Andy Warhol (American, 1928-1987)In the years that followed much has been written about Andy Warhol and his artworks. In this process, theory gets piled upon theory, stories become embellished, and eventually the history becomes a cultural myth that each era will interpret in their own way.
Campbell's Soup Cans, 1962
Synthetic polymer paint on thirty-two canvases,
Each canvas 20 x 16" (50.8 x 40.6 cm)
Collection: Museum of Modern Art, NYC
Gift of Irving Blum
© 2009 Andy Warhol Foundation / ARS
The other day, again by chance, I came across a copy of the Henry Hopkins review of the exhibition, as originally published in the September 1962 issue of Artforum.
Andy Warhol, Ferus Gallery: To those of us who grew up during the cream-colored thirties with “Big-Little Books,” “Comic Books,” and a “Johnson and Smith Catalogue” as constant companions; when “good, hot soup” sustained us between digging caves in the vacant lot and having “clod” fights without fear of being tabbed as juvenile delinquents; when the Campbell Soup Kids romped gaily in four colors on the overleaf from the Post Script page in The Saturday Evening Post, this show has peculiar significance.As I read Mr. Hopkins rambling first sentence, it resurrected memories, from my childhood, which reveal something we generally forget when looking back on historical moments. It was a time before the JFK assassination when in spite of our nuclear fears most Americans were optimistic about the future. "Progress" still seemed like a real possibility along with owning your own home, a new car and a television set.
Though, as many have said, it may make a neat, negative point about standardization it also has a positive point to make. To a tenderloin oriented society it is a nostalgic call for a return to nature.
Warhol obviously doesn’t want to give us much to cling to in the way of sweet handling, preferring instead the hard commercial surface of his philosophical cronies. But then house fetishes rarely compete with Rembrandt in esthetic significance. However, based on formal arrangements, intellectual and emotional response, one finds favorites. Mine is Onion.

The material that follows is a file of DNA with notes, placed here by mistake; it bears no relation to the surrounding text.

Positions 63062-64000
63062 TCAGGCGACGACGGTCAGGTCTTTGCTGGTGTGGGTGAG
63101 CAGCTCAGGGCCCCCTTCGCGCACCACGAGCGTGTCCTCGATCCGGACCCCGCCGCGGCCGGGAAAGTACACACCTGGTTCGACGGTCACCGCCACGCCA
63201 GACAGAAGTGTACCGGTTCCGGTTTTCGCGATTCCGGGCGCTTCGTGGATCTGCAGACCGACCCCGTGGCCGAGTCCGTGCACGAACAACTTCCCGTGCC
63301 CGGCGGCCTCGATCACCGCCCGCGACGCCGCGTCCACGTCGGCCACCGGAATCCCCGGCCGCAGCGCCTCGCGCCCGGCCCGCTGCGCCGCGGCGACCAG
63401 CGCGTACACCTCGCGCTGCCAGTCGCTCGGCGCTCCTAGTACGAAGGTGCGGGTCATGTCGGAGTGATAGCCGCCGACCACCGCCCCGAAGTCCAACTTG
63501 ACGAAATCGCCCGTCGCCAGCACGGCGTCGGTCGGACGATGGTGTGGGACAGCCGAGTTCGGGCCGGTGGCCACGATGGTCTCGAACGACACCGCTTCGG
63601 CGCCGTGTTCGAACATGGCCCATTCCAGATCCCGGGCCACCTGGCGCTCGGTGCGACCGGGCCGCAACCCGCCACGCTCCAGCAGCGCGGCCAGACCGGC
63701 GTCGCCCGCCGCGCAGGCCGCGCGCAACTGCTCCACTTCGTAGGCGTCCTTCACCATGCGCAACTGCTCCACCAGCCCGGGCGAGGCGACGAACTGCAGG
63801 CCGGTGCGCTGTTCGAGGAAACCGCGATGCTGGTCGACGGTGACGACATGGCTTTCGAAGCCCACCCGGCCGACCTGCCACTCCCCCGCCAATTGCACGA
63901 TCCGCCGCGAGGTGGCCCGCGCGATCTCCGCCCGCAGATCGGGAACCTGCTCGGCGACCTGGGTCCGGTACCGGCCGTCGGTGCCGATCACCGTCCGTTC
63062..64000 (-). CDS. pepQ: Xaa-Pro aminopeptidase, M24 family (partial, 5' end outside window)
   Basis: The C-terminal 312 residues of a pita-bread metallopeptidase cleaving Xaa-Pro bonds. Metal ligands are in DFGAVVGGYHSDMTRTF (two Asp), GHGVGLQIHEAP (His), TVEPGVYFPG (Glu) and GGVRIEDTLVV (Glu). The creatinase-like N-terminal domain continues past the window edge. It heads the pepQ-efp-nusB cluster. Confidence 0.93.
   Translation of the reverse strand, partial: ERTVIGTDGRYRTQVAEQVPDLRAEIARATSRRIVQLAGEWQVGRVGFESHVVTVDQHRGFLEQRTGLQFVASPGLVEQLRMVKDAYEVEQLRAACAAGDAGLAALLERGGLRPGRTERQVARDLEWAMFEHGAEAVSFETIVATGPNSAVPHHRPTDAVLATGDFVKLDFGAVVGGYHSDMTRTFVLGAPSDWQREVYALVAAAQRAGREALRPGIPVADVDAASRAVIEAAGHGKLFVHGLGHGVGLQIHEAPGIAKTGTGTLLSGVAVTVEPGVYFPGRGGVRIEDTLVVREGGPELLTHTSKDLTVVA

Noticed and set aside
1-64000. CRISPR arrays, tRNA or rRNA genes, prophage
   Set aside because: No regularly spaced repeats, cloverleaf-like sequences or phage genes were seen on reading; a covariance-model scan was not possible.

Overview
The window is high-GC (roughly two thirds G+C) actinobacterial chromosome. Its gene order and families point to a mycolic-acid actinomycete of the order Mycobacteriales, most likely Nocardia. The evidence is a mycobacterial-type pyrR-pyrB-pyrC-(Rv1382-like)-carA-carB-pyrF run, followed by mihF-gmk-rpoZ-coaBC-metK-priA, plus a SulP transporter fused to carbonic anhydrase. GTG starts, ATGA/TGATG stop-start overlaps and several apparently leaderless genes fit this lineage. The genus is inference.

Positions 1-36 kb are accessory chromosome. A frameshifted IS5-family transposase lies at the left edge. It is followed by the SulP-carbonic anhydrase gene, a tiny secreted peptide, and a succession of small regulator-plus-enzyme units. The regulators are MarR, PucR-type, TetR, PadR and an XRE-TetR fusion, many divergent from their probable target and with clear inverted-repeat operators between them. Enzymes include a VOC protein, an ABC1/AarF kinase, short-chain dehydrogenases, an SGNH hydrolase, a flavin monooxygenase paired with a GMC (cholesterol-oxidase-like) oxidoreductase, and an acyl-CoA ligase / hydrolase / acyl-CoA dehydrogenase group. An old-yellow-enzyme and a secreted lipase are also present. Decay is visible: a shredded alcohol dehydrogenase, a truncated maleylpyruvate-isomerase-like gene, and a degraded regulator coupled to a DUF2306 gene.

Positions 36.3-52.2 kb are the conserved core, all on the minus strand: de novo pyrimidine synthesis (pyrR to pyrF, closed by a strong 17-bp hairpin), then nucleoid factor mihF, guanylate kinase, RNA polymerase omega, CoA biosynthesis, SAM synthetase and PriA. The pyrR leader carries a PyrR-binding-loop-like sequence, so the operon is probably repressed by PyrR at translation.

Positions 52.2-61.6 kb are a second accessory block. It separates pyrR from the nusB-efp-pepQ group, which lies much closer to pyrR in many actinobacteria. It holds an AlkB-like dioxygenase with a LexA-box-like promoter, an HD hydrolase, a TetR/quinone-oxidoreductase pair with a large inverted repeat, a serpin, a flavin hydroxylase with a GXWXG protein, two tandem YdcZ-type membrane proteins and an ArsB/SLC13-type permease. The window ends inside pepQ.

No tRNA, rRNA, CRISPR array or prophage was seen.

--Henry T. Hopkins, © Artforum, September 1962, vol. 1, n. 4
To me, digging caves in the vacant lot and having “clod” fights... is something right out of my childhood. In those years, there were "vacant lots," urban sprawl hadn't quite caught up to empty space. Comic Books, LIFE Magazine, The Saturday Evening Post, black and white television with 'live' commercials, all were part of the cultural environment of this time. These were part of the visual culture of that era and in our fascination with the new medium of television and four color photographic printing, advertising and commercials were no where as nearly as intrusive as we find them today.
In the this context of postwar optimism, a decision by artists like Warhol or Lichtenstein to dip into the culture of commercial imagery was made because they liked the subjects, we thought they were "cool" (might have been "hip").
Whatever "irony" existed was taken with a humorous stance born out of appreciation of the subject matter. Somehow in the years that followed this viewpoint was lost as part of the critical community, fearing that "kitsch" would somehow debase "fine art," polarized the situation and the ironic stance lost its humor and became a cultural weapon of its own.
Regardless, it is apparent that despite the protestations to the contrary, that POP Art has entered into the culture in a significant way, influencing artists as much today as it did forty years ago. It is also no surprise that the wider public still views POP Art with interest. I think because it speaks with them in a familiar language.
Further reading: Henry T. Hopkins artical looking back on the early years.